What Wouldn’t You Do?
2016 is nothing but consistent. It has been tough for many people in many realms. The loses of loved ones, furry and non, world-famous and family-famous, continue. The heartbreak is palpable.
Last December, a colleague of mine from the elusive day job adopted a rabbit from us. To be honest, I wasn’t sure how this would all go down; I didn’t know her well and didn’t know her family at all. I stayed out of her adoption process in my continual quest to keep day job and rescue life separate. From the day she took our Andy home, she and her family became the perfect bunny family. I was overjoyed. I guess from the number of abandoned, abused and neglected rabbits we deal with, I’m apt to expect the worst from people. Andy’s new family immediately poured on the love. They renamed him Buddy.
Every day at work, Buddy’s mom would show me pictures and videos and regale me with stories of Buddy’s adorable mischief. My favorite story, which came with pictures as well, was when Buddy’s human sister was packing to go off to college—Buddy let himself into her room and unpacked her bag of shoes, tossing each boot, shoe and slipper across the room. He clearly wanted her to stay home with him!
Yesterday, I was in a class when I noticed a missed call and voicemail from Buddy’s mom. I didn’t need to check the message; I knew something was wrong. Since I couldn’t talk, I tapped my mentor and rescue director M to contact Buddy’s mom. Buddy didn’t jump for his breakfast or treat (he’s normally a food monster!) that morning so his mom had already brought him to Catnip and Carrots (yet another reason I love having a vet that is open 7 days a week and takes emergencies 24/7 for clients). They were keeping Buddy and suspected something was up with his liver. Something just like sweet Sylvia faced a few months ago.
By the time I got out of class, it was determined that Buddy was facing liver torsion, usually fatal, only possibly fixed by a very risky and VERY expensive surgery. If you know me, you know I always come from a mind state of abundance. When the cost of this surgery was being discussed, I paused. Money would not be a deciding factor here. Money can always be made or raised or scraped together. If there was a chance to save Buddy, I would figure out the finances. His family was not looking for someone else to pay the bill—but I totally understand how someone may hesitate to plunk down thousands of dollars for a surgery with such a low success rate. For me, there’s nothing I wouldn’t do for my boys. So I told M to tell Buddy’s mom to forget the price tag, if that was something she was considering, and to follow her instinct and the advice of the doctors to make this decision. They went ahead with emergency liver surgery late last night at another rabbit-savvy veterinary hospital, due to the day, time and nature of the surgery.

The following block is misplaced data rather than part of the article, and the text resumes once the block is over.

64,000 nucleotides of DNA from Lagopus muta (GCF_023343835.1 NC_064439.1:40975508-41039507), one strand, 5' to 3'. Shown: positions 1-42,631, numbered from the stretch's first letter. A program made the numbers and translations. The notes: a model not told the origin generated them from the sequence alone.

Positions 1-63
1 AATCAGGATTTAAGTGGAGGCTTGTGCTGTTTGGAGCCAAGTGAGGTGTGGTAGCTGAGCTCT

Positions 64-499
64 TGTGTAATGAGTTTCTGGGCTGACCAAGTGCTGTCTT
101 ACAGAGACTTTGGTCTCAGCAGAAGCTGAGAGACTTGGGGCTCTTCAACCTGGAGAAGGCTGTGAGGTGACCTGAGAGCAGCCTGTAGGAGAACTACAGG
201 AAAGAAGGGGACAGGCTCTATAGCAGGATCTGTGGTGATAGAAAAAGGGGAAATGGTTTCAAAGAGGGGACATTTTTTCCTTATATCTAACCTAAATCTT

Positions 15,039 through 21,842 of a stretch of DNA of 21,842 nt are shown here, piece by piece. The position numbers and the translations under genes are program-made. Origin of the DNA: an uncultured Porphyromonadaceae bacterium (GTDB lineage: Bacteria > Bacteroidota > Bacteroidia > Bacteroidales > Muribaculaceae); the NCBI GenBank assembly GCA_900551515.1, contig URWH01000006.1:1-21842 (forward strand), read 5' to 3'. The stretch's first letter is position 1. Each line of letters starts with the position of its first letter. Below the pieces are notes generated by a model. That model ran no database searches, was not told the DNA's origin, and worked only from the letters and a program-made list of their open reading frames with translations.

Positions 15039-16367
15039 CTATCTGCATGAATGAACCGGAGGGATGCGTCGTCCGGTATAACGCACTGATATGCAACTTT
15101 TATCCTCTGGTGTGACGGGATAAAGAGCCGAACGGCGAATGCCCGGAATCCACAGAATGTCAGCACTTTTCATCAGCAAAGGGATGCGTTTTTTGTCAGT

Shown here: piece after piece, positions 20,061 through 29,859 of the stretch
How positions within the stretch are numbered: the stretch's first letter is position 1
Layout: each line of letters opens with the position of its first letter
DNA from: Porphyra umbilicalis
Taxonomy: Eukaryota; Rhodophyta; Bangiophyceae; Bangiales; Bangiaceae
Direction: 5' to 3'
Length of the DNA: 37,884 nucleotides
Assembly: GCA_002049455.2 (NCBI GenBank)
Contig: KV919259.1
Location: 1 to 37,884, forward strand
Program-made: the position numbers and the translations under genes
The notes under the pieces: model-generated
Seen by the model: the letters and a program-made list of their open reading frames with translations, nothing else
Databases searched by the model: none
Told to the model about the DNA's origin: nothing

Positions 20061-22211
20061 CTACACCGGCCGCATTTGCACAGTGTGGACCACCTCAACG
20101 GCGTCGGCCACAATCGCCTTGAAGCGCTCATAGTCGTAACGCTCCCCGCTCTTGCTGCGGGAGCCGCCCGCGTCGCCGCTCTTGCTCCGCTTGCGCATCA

I awoke in the middle of the night to a text saying Buddy made it through surgery—a miracle for sure. Another text soon followed. Buddy had a stroke after surgery and passed away. Buddy’s family is devastated. A rabbit we rescued from a residential backyard just 15 months ago, fostered and loved, found a loving home then hopped over the bridge way too soon. But I’m damn happy they tried the surgery. Yes, it’s horrible that his family has a huge bill to pay and an empty litter box in their living room right now. But what wouldn’t you do to potentially save your family member?
Binky free, Buddy. xo